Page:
How a Small-scale Team Is Making Large-scale Impact on Insurance Technology
Forget what you think you know about the insurance industry.
At least, that’s one thing that members of Acrisure Technology Group’s engineering team tells new hires. “This industry has been around for centuries, but that makes for some very interesting problems that have never been solved with technology,” said Engineering Lead Aditya Kumar. “There’s so much interesting stuff you can do in a ‘boring’ industry that hasn’t yet been tech enabled.”
As the world of insurance modernizes, Kumar is excited about where ATG fits in the big picture — not only in terms of advancing the industry through the power of data and artificial intelligence, but also as a small-scale team of technologists under the umbrella of insurance brokerage firm Acrisure as they push into a larger FinTech space.
“We enable all of the companies within the Acrisure organization to scale, grow and succeed in this new world where technology gives you more horsepower,” explained Kumar.
One area of promising growth lies in the relationship between the companies under Acrisure and the vast collections of data they collect and produce. When you zoom into that intersection, the problem comes down to siloing — and that’s where ATG’s engineering team is stepping in. “We’re trying to harness the network effect within Acrisure,” said Kumar.
With more than 600 agencies to assist, Kumar and his team are asking an important question: How do they use this data to unveil existing collaborative opportunities for these companies that are otherwise successful in isolation? “We’re democratizing this data and making it available across the agencies to give them the power of knowing who to work with — who the experts are on things they’re not experts at — and seeing how that generates ideas and solutions,” he explained.
With overhead support from Acrisure, ATG has the flexibility and security to operate as its own startup-like tech ecosystem, complete with bountiful resources and large-scale projects — all of which pour back into the company as a whole. To learn more about their operations, team environment and culture — and how together, they’re shifting the future of the insurance industry’s technological capabilities — Built In sat down with Kumar and his fellow teammates, Senior Director of Engineering Deidre Harvego and Software Engineer Gabby Wright.
What is it like to operate under the umbrella of a larger company?
Kumar: Acrisure brings together powerful organizations, but gives them the autonomy to do things their own way. If there’s something happening at the parent company, we can leverage it, or we can choose to say, “That doesn’t work for us — we’re going to do things a slightly different way.”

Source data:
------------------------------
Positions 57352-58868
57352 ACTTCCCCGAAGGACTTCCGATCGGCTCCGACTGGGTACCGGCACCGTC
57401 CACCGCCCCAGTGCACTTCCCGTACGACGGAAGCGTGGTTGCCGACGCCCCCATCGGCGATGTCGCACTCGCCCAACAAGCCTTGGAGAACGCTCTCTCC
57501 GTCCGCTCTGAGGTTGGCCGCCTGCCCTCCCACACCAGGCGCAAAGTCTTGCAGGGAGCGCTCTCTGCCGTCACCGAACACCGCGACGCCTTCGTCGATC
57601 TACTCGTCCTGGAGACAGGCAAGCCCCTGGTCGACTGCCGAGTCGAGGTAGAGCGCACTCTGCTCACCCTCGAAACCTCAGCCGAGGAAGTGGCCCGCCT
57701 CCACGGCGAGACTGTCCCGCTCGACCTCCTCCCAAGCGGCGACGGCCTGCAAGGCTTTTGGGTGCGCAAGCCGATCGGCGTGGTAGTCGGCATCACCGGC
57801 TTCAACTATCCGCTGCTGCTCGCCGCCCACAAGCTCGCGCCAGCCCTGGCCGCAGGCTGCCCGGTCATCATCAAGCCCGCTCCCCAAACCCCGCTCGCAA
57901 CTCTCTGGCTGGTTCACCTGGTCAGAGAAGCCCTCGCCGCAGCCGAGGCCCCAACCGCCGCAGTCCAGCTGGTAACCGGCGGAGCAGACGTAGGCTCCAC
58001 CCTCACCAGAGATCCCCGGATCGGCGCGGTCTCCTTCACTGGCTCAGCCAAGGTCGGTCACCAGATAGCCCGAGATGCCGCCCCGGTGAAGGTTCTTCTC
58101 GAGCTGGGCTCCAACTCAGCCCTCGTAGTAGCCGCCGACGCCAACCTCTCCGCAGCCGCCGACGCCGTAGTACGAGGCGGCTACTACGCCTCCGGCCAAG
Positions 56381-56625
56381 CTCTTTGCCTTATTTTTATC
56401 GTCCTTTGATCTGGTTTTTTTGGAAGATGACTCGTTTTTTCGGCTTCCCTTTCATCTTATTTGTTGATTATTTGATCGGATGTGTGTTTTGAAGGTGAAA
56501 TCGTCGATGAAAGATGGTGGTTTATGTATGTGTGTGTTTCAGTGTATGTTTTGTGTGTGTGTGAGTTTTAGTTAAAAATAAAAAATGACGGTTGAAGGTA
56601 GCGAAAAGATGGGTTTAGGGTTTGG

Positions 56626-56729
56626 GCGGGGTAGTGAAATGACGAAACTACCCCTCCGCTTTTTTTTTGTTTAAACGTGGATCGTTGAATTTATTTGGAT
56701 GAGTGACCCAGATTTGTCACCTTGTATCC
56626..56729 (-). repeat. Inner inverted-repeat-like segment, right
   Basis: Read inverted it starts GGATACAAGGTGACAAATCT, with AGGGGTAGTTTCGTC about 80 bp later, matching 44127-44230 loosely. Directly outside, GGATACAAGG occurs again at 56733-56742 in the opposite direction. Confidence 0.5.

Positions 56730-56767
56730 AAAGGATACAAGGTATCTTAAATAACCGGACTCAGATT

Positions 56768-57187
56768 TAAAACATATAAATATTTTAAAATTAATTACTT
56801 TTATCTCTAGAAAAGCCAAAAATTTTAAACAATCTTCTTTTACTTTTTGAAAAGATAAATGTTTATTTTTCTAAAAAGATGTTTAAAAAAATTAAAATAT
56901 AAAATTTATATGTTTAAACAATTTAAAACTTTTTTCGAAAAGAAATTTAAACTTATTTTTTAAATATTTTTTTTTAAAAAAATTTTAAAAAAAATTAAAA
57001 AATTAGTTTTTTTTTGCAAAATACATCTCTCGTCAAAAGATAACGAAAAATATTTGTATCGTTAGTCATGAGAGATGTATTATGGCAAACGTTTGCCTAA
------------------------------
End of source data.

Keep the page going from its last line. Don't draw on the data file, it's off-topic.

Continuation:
Having these options is important, especially in technology. Acrisure’s superpower is that they’re willing to bring in disparate systems, let them thrive and only integrate them where it makes sense productively. What that really means is, ATG is behaving like a startup within a much larger company. We have the funding we need from the home office, and they give us the support we need, but we can do things in a much more agile way. We’re not dealing with the bureaucracy or baggage that comes from being a much larger organization.
Defining ATG’s company culture
- “Collaborative. No one is working in isolation, trying to solve a problem. We are all about working together toward a common goal.” —Kumar
- “Encouraging. Everybody’s rooting for everybody. It’s a very positive culture; we’re cheering each other on.” —Wright
- “Visionary. We’re not executing a playbook that has been run at Acrisure before. Continuing to figure out big, interesting challenges is a part of our culture.” —Harvego
How does Acrisure’s support allow your team to operate like a stable startup?
Wright: Our stability and freedom allows for a lot of experimentation. We are able to make mistakes and learn from them. And there are many opportunities for entry-level developers here to make a bigger impact more quickly, because we have the stability to allow them to do that.
Harvego: We’re a close-knit team at ATG. We also get to play with cool technology as we’re building out our solutions, and we’ve got a lot of support and interest in the types of things we’re building.
Kumar: I’ve been a part of two other startups where it was always about where the paychecks were coming from — how we were getting seed round funding and what we had to do to convince investors about a particular course of actions. At ATG, we’re careful with how we spend money, but we’re not doing things unnaturally. Our priority is: What do our customers need, and how can we provide that value?
How does working on a small-scale team of technologists at ATG compare to teams you’ve been on previously?